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Handling a Lost Out-of-State Traffic Ticket

Date posted: 07/12/2012

by Kat Saks on
in Tickets & Violations

4307 Handling a Lost Out of State Traffic Ticket

Plenty of things go missing when you’re traveling on the open road: spare socks, souvenirs, and sometimes, out-of-state traffic tickets.

You can let go of spare socks and postcards, but unfortunately, you can’t put an out-of-state speeding ticket out of mind. Learn how to handle a lost out-of-state ticket so you can move on.

A Lost Ticket Is No Excuse

Telling a court that you lost a traffic ticket is like telling a teacher that your dog ate your homework. That excuse won’t fly. Even if you can’t find your out-of-state traffic citation, you still need to address it. Courts won’t accept a lost traffic ticket as a valid excuse for late payment or for failure to appear in court.

Online Traffic Ticket Search

You might find your lost ticket information online. Some states offer online traffic ticket searches via state or county run websites.

Recall who issued your ticket: Was it a state official or a local official (i.e., a county sheriff)?

If a state official cited you, search for a state-run website.

If a local official cited you, determine which county you received your ticket in and search for a county-run website instead.

Once you find the right website, you might need the following information to locate your citation:

  • Your full name as it appears on your drivers license.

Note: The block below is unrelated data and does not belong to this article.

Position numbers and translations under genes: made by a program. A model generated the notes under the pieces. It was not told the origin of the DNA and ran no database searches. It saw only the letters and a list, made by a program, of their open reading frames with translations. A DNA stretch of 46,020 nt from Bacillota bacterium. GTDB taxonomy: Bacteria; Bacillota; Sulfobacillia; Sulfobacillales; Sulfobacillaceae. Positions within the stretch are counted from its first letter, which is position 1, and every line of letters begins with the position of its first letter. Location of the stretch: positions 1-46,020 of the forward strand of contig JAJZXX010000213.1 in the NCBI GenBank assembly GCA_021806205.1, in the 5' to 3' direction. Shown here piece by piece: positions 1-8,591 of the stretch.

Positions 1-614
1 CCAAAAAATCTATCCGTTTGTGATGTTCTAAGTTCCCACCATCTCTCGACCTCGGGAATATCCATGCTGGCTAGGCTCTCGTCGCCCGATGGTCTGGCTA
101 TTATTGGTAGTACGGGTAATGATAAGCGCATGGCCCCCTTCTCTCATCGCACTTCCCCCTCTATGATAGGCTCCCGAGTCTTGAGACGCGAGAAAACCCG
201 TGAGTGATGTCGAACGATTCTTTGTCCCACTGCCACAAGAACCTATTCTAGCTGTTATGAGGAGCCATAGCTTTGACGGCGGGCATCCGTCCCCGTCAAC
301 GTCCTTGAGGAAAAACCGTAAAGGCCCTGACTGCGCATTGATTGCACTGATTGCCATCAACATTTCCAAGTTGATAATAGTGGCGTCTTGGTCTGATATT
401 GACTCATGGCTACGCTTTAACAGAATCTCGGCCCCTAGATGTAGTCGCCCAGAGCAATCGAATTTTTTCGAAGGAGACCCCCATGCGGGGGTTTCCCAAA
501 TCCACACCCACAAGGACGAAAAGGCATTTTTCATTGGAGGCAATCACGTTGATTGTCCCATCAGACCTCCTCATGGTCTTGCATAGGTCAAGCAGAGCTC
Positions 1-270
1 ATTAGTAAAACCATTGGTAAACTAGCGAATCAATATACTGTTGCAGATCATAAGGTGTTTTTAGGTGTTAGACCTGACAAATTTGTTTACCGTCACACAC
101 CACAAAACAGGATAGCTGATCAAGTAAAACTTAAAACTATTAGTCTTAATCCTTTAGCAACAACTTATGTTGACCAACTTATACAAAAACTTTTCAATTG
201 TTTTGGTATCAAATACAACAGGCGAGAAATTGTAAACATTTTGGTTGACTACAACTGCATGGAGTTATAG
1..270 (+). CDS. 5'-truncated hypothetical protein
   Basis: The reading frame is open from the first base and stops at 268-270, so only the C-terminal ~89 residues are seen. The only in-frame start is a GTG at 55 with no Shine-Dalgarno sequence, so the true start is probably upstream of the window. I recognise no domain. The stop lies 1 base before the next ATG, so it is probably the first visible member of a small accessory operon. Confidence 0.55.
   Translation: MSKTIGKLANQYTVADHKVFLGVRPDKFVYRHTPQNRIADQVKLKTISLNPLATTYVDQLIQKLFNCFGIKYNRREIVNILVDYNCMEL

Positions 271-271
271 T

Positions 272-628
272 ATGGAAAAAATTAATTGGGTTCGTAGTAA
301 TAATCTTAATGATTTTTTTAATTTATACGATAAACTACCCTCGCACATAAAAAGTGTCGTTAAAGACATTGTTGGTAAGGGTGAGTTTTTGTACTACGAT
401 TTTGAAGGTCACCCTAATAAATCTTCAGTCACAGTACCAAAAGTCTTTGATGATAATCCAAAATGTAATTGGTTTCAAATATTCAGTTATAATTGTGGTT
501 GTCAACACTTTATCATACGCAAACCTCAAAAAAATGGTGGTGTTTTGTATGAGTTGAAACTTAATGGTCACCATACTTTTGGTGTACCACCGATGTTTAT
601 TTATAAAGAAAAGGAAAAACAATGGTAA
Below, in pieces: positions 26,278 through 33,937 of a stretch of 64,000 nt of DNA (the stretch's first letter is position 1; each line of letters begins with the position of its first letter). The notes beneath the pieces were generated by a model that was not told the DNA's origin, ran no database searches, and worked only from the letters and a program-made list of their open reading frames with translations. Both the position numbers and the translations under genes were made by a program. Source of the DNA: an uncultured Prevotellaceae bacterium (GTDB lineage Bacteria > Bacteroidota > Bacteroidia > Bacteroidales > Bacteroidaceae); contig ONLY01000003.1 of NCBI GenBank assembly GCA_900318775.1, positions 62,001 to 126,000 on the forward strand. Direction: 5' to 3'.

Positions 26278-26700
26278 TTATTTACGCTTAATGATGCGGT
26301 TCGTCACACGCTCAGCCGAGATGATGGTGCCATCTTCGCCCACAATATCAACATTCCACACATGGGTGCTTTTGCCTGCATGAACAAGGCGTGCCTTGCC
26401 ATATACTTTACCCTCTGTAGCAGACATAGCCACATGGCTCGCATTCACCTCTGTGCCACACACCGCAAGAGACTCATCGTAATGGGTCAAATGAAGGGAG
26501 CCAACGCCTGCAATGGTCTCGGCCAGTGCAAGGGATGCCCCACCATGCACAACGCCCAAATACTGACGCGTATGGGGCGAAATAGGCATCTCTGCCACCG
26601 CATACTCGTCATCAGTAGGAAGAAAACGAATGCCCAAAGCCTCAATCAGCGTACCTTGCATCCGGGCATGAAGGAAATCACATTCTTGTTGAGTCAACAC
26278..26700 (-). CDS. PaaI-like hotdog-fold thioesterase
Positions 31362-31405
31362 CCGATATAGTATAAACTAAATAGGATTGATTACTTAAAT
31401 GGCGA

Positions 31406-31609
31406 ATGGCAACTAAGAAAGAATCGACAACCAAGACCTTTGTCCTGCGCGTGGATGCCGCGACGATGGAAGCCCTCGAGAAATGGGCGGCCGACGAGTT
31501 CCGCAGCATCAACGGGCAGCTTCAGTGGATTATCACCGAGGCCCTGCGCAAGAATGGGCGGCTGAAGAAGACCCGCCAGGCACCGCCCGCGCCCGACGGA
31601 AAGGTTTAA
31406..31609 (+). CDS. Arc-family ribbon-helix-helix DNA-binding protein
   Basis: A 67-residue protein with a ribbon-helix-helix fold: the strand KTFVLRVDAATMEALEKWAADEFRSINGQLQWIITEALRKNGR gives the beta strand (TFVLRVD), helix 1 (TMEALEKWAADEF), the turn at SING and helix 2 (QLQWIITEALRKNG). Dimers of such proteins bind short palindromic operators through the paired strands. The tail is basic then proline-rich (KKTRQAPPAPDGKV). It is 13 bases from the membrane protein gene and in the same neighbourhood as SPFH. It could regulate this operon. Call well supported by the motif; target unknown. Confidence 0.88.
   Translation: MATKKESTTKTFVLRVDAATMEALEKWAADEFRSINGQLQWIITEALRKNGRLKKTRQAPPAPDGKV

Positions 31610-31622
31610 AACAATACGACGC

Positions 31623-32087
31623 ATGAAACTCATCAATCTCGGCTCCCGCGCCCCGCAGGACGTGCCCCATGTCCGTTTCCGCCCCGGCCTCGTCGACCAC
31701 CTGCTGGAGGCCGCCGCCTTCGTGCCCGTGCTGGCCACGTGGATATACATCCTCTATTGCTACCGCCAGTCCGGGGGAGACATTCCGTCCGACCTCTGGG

• Your date of birth.
  • Your drivers license number.
  • Your license plate number.

Check to see if your issuing state offers online lost traffic ticket search options.

Check Your Mail for a Traffic Ticket Courtesy Notice

Many states send courtesy notices to remind drivers of the important information regarding their traffic citations. In this case, you don’t need to worry if you lose your out-of-state speeding ticket. Just look for this note in your mailbox and follow the instructions enclosed.

Contact The County that Issued Your Out-of-State Traffic Ticket

Many states handle speeding tickets at the county level. Determine which county you received your citation in, then contact that county’s court for information on your citation and your next steps.

Consider How You Will Plead

Once you find your out-of-state traffic ticket, you need to decide how you will plea.

Most state offer three options:

  • Not guilty
  • No contest (nolo contendre)
  • Guilty

Your plea will impact your next steps.

If you plead not guilty, you might need to go to court in the state where you were cited. Traveling out-of-state for a court appearance might be more hassle than it’s worth, so, even if you don’t believe you were at fault, you might still choose to simply pay the fine and move on.

When you plead guilty or no contest you can often pay your fine without a court appearance. Check with the issuing state or county to learn your next steps.

Have you ever lost an out-of-state traffic ticket? What did you do? Tell us in the comments section below.

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About Kat Saks

Kat Saks is a Denver-based writer and yoga teacher. She is also Firefly Partners' Client Solutions Manager. She blogs for DMV.org and shouts safe-driving tips to teens while driving the city streets. More articles by Kat Saks

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